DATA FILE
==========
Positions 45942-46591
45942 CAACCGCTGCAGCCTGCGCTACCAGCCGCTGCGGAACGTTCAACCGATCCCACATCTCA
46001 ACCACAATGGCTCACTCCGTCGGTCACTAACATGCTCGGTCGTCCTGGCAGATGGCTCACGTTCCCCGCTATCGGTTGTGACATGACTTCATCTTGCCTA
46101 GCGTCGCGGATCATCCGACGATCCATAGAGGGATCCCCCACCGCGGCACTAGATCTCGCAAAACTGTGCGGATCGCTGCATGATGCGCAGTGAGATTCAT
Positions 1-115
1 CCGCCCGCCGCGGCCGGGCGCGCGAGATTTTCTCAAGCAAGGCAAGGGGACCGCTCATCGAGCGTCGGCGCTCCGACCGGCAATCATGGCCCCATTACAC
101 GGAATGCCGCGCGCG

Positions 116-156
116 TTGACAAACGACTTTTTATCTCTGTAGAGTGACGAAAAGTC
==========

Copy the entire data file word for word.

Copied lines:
Positions 45942-46591
45942 CAACCGCTGCAGCCTGCGCTACCAGCCGCTGCGGAACGTTCAACCGATCCCACATCTCA
46001 ACCACAATGGCTCACTCCGTCGGTCACTAACATGCTCGGTCGTCCTGGCAGATGGCTCACGTTCCCCGCTATCGGTTGTGACATGACTTCATCTTGCCTA
46101 GCGTCGCGGATCATCCGACGATCCATAGAGGGATCCCCCACCGCGGCACTAGATCTCGCAAAACTGTGCGGATCGCTGCATGATGCGCAGTGAGATTCAT
Positions 1-115
1 CCGCCCGCCGCGGCCGGGCGCGCGAGATTTTCTCAAGCAAGGCAAGGGGACCGCTCATCGAGCGTCGGCGCTCCGACCGGCAATCATGGCCCCATTACAC
101 GGAATGCCGCGCGCG

Positions 116-156
116 TTGACAAACGACTTTTTATCTCTGTAGAGTGACGAAAAGTC